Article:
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West ignoring Russian rule of law breakdown, expelled Khodorkovsky lawyer says

[JURIST] Robert Amsterdam [profile], international defense counsel for jailed Russian oil tycoon Mikhail Khodorkovsky [defense website], says that Western governments are turning a blind eye to the deteriorating rule of law in Russia exemplified by his client's prosecution and recent conviction. In a JURIST op-ed [Forum text] published Thursday, Amsterdam argued that instead of insisting that Russia respect fundamental human rights, Western states are playing along in their own economic interests. Khodorkovsky has started serving a eight-year prison sentence [JURIST report] for fraud and tax evasion in connection with his management of Russian oil company Yukos [corporate website]. Amsterdam, expelled from Russia [JURIST report] in September following the denial of Khodorkovsky's first appeal, says that Western governments have resorted to get-along "fuel diplomacy" rather than pressure Russia to respect judicial independence and abide by the principles of the European Convention on Human Rights [text] and other international treaties. Amsterdam also accuses Russia of allowing "grotesque violations of the right to counsel, right to liberty and right to a fair trial" in both the Khodorkovsky trial and associated Yukos litigation.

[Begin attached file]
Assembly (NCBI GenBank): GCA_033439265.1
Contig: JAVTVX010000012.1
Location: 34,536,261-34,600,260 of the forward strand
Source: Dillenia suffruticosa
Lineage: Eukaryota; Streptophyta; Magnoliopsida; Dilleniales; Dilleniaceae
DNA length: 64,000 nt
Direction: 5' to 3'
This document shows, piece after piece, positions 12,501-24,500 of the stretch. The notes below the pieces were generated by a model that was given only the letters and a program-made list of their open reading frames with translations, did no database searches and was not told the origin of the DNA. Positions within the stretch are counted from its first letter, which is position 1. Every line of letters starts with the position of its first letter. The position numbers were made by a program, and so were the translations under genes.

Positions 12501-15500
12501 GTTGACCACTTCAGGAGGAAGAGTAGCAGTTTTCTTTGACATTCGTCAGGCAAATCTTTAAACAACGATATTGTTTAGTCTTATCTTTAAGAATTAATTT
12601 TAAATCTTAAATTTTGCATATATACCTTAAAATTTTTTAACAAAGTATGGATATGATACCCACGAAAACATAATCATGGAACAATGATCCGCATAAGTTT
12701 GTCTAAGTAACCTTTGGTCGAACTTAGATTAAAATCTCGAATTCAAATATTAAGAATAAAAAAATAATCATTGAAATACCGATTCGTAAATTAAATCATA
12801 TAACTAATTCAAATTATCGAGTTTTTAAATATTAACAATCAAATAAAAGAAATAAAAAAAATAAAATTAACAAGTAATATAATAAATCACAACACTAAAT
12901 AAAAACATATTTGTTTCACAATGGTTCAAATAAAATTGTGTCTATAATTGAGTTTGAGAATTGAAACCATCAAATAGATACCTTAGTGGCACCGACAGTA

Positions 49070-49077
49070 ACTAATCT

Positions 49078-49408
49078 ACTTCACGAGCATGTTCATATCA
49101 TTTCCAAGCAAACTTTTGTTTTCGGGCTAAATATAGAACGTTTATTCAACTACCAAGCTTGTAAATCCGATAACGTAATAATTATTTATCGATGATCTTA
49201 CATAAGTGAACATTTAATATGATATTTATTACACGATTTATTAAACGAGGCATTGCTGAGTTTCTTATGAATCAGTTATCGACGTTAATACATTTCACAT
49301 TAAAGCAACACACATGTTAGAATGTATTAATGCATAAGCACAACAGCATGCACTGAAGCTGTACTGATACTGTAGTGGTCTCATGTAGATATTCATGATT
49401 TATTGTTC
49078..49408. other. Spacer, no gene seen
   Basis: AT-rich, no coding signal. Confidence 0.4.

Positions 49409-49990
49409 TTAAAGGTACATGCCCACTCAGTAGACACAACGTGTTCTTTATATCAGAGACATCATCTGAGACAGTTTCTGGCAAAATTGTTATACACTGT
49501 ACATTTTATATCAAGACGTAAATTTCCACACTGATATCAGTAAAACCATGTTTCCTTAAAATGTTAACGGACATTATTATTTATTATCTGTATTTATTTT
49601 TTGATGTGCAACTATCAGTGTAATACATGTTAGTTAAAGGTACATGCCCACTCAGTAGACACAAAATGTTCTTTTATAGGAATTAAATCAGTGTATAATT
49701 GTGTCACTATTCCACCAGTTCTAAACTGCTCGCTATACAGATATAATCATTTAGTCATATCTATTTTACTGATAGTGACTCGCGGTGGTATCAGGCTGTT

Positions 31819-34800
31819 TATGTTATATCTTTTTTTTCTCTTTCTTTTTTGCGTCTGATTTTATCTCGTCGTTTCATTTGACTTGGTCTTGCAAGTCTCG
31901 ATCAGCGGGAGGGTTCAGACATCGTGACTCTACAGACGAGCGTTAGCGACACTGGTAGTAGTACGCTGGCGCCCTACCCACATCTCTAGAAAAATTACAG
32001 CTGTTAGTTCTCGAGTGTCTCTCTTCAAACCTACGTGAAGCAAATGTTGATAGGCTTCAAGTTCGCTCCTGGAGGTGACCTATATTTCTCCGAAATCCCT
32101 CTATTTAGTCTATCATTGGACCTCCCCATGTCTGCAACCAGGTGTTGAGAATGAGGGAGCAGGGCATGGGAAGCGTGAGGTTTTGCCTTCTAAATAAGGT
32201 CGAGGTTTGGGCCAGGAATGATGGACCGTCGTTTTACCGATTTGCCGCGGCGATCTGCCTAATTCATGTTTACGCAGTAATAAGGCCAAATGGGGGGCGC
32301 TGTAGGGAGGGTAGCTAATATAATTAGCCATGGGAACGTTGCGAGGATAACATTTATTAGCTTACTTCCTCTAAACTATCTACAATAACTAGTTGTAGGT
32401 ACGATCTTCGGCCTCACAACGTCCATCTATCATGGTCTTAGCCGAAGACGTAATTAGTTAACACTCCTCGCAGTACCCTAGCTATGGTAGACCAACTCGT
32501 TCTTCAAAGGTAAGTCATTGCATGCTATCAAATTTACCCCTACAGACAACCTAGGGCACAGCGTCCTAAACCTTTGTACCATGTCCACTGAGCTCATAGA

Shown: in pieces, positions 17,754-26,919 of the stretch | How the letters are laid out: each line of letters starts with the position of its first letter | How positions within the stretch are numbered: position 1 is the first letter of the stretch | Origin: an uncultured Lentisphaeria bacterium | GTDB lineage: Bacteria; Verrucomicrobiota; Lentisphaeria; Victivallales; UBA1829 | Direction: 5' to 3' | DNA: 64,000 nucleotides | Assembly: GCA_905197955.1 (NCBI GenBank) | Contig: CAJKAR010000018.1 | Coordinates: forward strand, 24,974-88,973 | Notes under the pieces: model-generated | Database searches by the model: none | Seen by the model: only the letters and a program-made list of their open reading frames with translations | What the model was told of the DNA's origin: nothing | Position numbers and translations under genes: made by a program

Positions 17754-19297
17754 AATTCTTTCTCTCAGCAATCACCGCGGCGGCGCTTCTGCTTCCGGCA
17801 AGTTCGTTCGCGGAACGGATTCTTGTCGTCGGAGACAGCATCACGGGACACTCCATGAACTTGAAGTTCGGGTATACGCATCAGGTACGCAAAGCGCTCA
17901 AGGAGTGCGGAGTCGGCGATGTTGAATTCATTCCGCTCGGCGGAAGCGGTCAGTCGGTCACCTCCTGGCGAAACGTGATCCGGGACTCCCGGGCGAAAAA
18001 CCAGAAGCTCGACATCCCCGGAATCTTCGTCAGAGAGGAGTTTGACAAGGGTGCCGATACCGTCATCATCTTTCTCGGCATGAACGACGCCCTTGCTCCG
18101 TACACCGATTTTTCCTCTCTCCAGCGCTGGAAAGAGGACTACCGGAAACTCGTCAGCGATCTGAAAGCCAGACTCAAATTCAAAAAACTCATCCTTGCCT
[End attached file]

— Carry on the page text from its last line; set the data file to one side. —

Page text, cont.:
Amsterdam's comments come as Russian officials have confirmed that Khodorkovsky and business partner Platon Lebedev have been sent to remote prisons [JURIST report] to serve their sentences. Four Russian members of Khodorkovsky's defense team are currently facing disbarment proceedings for "dragging out" their appeal of the conviction. The Kremlin prosecutor has also asked the Russian Ministry of Justice to discipline four other lawyers involved in the defense. The Canadian Press has more on Russia's treatment of Khodorkovsky's legal team.


 Topic: Khodorkovsky trial | Audio: Political and economic ramifications of the Khodorkovsky case [Robert Amsterdam]

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Paper Chase is JURIST's real-time legal news service, powered by a team of 30 law student reporters and editors led by law professor Bernard Hibbitts at the University of Pittsburgh School of Law. As an educational service, Paper Chase is dedicated to presenting important legal news and materials rapidly, objectively and intelligibly in an accessible format.

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